Von Hayes
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Von Hayes
Von Hayes
Von Hayes (101594878) (cropped).jpg
Hayes with the South Bend Silver Hawks in 2003
Outfielder / First baseman
Born: (1958-08-31) August 31, 1958 (age 63)
Stockton, California
Batted: Left
Threw: Right
MLB debut
April 14, 1981, for the Cleveland Indians
Last MLB appearance
August 19, 1992, for the California Angels
MLB statistics
Batting average.267
Home runs143
Runs batted in696
Career highlights and awards

Von Francis Hayes (born August 31, 1958) is an American former professional baseball player whose Major League Baseball (MLB) career spanned from 1981 to 1992 for the Cleveland Indians, Philadelphia Phillies, and California Angels. Hayes was acquired by the Phillies in a "five-for-one" trade with the Indians, in exchange for Manny Trillo, George Vukovich, Jay Baller, Jerry Willard, and Julio Franco.

Playing career

Hayes enjoyed his most successful seasons playing for the Phillies in the late 1980s. He finished 8th in NL MVP voting in 1986, when he led the National League (NL) in runs, doubles, and extra base hits. Hayes achieved an on-base average of .404 in 1987. In 1989, Hayes made his only appearance on the NL All-Star team, while posting a career-high OPS+ of (140).[1]

On June 11, 1985, Hayes became the first player in MLB history to hit two home runs in the first inning of a baseball game. After leading off the game with a home run off Tom Gorman, Hayes hit a grand slam later that inning off Calvin Schiraldi.[2] The Phillies beat the Mets 26-7, the most single-game runs scored by a major league team in over 40 years.

Hayes also hit two two-run home runs in a June 8, 1989, game against the Pittsburgh Pirates, at Veterans Stadium. It was in that game that, after the Pirates scored 10 runs in the top of the first inning, Pirate broadcaster Jim Rooker said on the air, "If we lose this game, I'll walk home." Hayes' two homers triggered a comeback, with the Phillies eventually winning the game 15-11. (After the season, Rooker kept his word, by conducting a charity walk from Philadelphia to Pittsburgh.)

Playing against the Cincinnati Reds on June 14, 1991, Hayes was hit by a pitch by Tom Browning,[3] breaking Hayes' arm. He returned to action on September 6, 1991, against the Houston Astros. Hayes was traded to the Angels in the off-season, but would later cite Browning's pitch as having ended his career, "I broke my arm when I was hit by a pitch from Tom Browning ... and I was finished. I tried to make a comeback (with California) in 1992, but it was no good."[4]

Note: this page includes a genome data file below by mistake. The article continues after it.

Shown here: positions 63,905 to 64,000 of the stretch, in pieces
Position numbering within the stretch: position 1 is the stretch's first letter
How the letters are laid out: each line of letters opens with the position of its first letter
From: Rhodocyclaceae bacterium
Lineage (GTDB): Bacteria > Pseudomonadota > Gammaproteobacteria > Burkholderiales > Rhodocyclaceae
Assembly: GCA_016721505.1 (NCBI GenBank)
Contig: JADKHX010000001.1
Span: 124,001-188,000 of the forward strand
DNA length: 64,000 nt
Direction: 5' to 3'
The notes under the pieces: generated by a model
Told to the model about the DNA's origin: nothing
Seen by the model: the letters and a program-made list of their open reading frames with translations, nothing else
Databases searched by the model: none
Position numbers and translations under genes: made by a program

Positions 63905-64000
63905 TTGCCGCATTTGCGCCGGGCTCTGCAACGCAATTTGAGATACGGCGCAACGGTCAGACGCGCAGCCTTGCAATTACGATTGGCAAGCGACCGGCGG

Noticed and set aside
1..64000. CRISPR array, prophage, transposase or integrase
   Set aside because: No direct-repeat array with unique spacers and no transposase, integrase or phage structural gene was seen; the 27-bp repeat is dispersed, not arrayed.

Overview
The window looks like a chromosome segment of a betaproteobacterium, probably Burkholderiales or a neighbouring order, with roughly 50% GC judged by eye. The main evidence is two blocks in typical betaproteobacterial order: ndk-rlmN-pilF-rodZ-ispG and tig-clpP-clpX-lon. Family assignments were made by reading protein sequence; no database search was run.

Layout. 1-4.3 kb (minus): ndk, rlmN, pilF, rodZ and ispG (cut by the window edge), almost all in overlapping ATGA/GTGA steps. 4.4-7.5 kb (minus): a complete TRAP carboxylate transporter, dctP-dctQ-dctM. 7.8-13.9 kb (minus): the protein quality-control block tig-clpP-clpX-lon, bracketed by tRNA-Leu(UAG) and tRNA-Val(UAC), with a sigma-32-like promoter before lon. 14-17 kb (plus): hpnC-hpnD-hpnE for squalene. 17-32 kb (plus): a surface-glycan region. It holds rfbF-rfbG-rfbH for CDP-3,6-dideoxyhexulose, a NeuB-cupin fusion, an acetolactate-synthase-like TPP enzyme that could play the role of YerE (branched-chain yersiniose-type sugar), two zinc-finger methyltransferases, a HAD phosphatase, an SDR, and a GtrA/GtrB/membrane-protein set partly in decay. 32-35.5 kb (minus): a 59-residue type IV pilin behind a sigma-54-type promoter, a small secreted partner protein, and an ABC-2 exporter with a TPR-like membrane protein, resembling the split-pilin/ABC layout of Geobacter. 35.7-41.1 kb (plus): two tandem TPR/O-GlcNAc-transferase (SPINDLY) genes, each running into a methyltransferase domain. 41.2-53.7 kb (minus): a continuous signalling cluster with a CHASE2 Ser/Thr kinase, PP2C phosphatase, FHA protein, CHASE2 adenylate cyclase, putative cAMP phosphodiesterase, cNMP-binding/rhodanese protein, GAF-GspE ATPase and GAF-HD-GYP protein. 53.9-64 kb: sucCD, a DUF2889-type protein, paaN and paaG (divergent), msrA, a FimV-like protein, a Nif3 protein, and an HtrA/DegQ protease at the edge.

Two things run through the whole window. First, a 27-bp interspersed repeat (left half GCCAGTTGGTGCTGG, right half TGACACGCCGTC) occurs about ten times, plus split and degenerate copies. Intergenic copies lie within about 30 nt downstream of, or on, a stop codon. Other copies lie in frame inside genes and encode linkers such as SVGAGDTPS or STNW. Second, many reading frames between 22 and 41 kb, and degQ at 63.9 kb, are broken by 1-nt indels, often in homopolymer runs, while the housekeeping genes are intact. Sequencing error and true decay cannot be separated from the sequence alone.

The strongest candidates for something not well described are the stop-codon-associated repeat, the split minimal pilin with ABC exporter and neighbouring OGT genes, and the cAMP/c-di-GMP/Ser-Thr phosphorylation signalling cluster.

An indie rock band[5] named themselves after Hayes.[6] Hayes was the inspiration for one of ESPN announcer Chris Berman's most famous "Bermanisms" -- Von "Purple" Hayes -- a nod to the Jimi Hendrix song "Purple Haze."[7] He is mentioned both in an episode of the hit TV series "It's Always Sunny In Philadelphia" and "The Goldbergs".

Career statistics

12 1495 6052 5249 767 1402 282 36 143 696 253 712 804 .267 .354 .416 .987

Hayes played 555 games at right field, 401 games at first base, 398 games at center field, 207 games at left field and 23 games at third base.

Managerial career

In November 2007, Hayes was named manager of the Lancaster Barnstormers of the Atlantic League of Professional Baseball. Hayes debuted with the South Central Pennsylvania-based franchise in the 2008 season. Hayes has also managed Minor League teams in South Bend, Modesto, and Midland, and was California League Manager of the Year in 2004 and Texas League Manager of the Year in 2005.

On Oct. 26, 2009, the Camden Riversharks of the Atlantic League of Professional Baseball announced they hired Hayes as their new manager.[8]

He became the manager of the Alexandria Aces in United League Baseball in 2013. In 2015, he was named the manager of the Pericos de Puebla in the Mexican League, but after a slow start he was replaced early in the season by Matías Carrillo. In 2016, he became the manager of the Algodoneros de San Luis Rio Colorado in the Northern Mexican League, an affiliate of the Mexican League.[9] In 2017, Hayes returned to the Pericos de Puebla as the manager.[10] However, after a 26-28 start to the season, he was fired on June 3, 2017.[11]

See also


  1. ^ "Von Hayes Stats". Baseball-Reference.com. Sports Reference LLC. 2020. Retrieved 2020.
  2. ^ Box Score, Philadelphia vs. New York, June 11, 1985
  3. ^ "June 14, 1991 Cincinnati Reds at Philadelphia Phillies Box Score and Play by Play".
  4. ^ Schneider, Russell (2002). Tales From the Tribe Dugout. Sports Publishing LLC. p. 82. ISBN 1-58261-303-6.
  5. ^ [1], Bandcamp: Von Hayes
  6. ^ [2], ESPN Page 2 - Pearlman: When baseball and music collide
  7. ^ Rohde, John (June 28, 1987). "He Makes Nicknanes for Laughs". oklahoman.com. The Oklahoman. Retrieved 2020.
  8. ^ [3], Riversharks' press release: Riversharks Hire Von Hayes as New Team Manager
  9. ^ Larios, Héctor. "Algodoneros gana el juego a Centinelas". Tribuna de San Luis. Retrieved 2016.
  10. ^ https://www.milb.com/lmb/news/von-hayes-regresa-a-pericos-de-puebla/c-215814302/t-209979224
  11. ^ https://www.elsoldepuebla.com.mx/deportes-local/pericos-tendra-nuevo-manager-cesa-a-von-hayes

External links

  This article uses material from the Wikipedia page available here. It is released under the Creative Commons Attribution-Share-Alike License 3.0.



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